Sea Urchin Spine Kiʻi
“Slate Pencil” sea urchin (Heterocentrotus mammillatus)
The magnificent ocean that brought ancestral Polynesians to the islands of Hawai‘i also provided them with an abundance of sustenance. Fishing and the gathering of seafoods, provided Hawaiians with everything from the deep-water ahi, aku and ulua, to a enormous variety of shore fish, shellfish and limu (seaweeds). Kānaka Maoli were expert fisherman and developed a myriad of tools and techniques that amaze even today. Ancient fisherman had an intricate knowledge of the lunar cycles and this knowledge assisted them in predicting the comings and goings of many of the creatures of the sea.
Hawaiians caught fish with simple bamboo poles and perhaps an ‘ōpae (shrimp) or crab as bait. They also hand wove beautiful olonā nets of various sizes, sometimes darkened with kukui nut juice, that could be individual throw nets or massive hukilau nets used by an entire community to fish the bays that dot the islands. Hina‘i, or basket traps, were used in another common method of fishing. Often limu kala, or some other variety of seaweed would be used to entice the fish into the woven basket trap. Hawaiians were also skilled spear fisherman and one method called for using kukui nut torches at night. They even caught fish by hand, a method called hahamau that required great skill and patience.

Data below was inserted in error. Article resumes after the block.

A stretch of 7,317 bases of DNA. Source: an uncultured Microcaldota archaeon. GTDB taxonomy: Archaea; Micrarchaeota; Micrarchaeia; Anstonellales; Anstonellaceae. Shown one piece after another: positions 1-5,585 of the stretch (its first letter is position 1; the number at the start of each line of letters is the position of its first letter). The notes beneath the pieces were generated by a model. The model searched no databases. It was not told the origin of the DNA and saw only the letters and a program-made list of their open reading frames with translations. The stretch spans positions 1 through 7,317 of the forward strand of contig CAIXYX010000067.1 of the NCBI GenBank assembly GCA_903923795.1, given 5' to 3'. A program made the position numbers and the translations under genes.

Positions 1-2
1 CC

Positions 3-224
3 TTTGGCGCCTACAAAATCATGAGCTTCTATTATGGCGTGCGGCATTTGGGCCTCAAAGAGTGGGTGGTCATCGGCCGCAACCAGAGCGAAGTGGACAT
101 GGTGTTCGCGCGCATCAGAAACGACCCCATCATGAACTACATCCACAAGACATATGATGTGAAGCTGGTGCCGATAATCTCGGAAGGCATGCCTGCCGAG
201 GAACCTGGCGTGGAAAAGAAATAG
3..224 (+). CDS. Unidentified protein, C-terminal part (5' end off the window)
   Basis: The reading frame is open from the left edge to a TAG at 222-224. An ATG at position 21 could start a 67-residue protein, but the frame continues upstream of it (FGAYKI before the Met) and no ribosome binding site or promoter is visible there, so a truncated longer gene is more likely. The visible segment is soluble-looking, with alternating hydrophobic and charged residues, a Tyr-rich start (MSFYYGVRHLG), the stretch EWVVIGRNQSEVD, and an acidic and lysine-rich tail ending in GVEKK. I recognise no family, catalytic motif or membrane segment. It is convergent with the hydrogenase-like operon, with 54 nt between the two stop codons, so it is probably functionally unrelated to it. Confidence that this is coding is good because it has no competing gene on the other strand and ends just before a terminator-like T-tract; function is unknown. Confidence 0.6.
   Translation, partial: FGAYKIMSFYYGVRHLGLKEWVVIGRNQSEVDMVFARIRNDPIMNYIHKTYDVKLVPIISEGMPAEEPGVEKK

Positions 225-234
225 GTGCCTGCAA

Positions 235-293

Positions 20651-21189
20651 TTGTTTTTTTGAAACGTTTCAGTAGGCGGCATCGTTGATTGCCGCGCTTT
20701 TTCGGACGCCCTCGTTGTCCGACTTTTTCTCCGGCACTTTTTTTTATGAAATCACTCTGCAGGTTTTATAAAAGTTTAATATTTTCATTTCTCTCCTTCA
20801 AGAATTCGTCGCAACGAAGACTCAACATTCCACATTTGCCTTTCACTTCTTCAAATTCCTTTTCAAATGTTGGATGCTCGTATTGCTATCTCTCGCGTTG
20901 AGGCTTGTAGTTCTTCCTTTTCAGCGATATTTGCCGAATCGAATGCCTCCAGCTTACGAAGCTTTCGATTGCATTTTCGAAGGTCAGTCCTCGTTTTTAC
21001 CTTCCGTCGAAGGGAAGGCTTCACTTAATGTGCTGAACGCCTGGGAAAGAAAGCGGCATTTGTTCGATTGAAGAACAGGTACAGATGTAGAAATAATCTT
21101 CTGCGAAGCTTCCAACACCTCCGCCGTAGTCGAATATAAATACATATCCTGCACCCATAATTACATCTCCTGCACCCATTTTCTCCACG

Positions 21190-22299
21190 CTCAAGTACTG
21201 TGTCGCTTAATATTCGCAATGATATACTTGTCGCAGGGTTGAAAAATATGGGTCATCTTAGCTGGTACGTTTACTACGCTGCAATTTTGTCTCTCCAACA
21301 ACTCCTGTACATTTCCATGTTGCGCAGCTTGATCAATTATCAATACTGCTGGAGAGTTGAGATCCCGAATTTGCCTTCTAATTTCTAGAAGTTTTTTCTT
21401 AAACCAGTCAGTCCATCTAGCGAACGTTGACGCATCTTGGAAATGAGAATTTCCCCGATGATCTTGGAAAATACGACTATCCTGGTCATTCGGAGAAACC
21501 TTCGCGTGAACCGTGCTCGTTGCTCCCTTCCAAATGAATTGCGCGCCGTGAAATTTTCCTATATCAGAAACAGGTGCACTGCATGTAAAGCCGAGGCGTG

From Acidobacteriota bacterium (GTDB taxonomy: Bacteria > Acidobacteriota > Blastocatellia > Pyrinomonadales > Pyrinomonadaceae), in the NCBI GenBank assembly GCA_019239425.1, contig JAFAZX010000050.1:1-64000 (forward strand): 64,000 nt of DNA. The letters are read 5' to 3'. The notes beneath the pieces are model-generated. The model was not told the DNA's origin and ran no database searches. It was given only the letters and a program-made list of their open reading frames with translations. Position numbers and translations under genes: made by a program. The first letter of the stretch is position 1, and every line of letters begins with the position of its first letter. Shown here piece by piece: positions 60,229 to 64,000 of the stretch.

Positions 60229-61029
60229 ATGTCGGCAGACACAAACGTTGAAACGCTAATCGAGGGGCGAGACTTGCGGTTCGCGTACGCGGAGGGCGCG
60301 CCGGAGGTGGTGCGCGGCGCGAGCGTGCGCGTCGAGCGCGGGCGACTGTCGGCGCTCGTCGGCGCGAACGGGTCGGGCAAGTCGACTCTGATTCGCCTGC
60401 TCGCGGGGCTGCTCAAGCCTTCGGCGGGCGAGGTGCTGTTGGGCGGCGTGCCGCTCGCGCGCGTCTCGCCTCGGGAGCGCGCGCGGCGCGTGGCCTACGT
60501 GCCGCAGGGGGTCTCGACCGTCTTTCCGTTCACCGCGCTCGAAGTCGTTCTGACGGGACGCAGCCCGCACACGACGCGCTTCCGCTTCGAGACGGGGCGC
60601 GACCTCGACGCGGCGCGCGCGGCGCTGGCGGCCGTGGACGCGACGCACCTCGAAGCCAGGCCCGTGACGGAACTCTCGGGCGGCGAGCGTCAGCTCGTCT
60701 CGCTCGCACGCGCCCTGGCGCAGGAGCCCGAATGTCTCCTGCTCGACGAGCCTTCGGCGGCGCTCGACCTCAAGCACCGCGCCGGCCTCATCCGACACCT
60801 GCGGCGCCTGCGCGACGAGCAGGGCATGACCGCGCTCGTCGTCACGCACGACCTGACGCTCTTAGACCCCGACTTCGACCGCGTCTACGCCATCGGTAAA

Kānaka Maoli treated the catching of fish as an act dependant on the gods, offering gifts to the fishing deities and observing many kapu around it. Lele (altars) were built to Kū‘ulakai and Hinapukui‘a, a male and female deity of fishing. These were places in which to bring ho‘okupu (offerings) of thanks for a good catch or to ask for blessings for the fishing to come. The several sea urchin spine ki‘i held at Bishop Museum are brilliantly carved images that were found in 1913 at a koa (fishing shrine) on Kaho‘olawe. Fisherman observed kapu surrounding a wide variety of their tasks. Some restrictions ordered that baskets must be woven where the aumakua reside, while another counseled to not step over a fishing line lest it become defiled. Many of these ancient kapu have been carried on to the current generation of fisherman as local lore or suspicion. Today, if you ask an early rising local fisherman where he is headed, expect an answer of “Oh, just goin’ holoholo (ride around).” The fisherman believes that the talk of fishing will scare the fish away.
Knowledge of fishing, like other cultural knowledge, was not only carried on through oral tradition, but was also recorded for posterity in the Hawaiian-language newspapers and other archives. Articles and books such as Ka ‘Oihana Lawai’a: Ancient Fishing Traditions** describing these practices have become valuable sources of knowledge for those today seeking insight into the ways of the ancestors.
*Ka Moolelo Oiaio o John Kaelemakule ola ana in Hoku o Hawaii. 13 Nowemapa 1928. Buke 22, Helu 24. Translated by Mary Pukui.
**Kahaulelio, Daniel. 2006. Ka ‘Oihana Lawai’a: Ancient Fishing Traditions. Bishop Museum Press.
Location: Bishop Museum
Artifact Number: C. 3526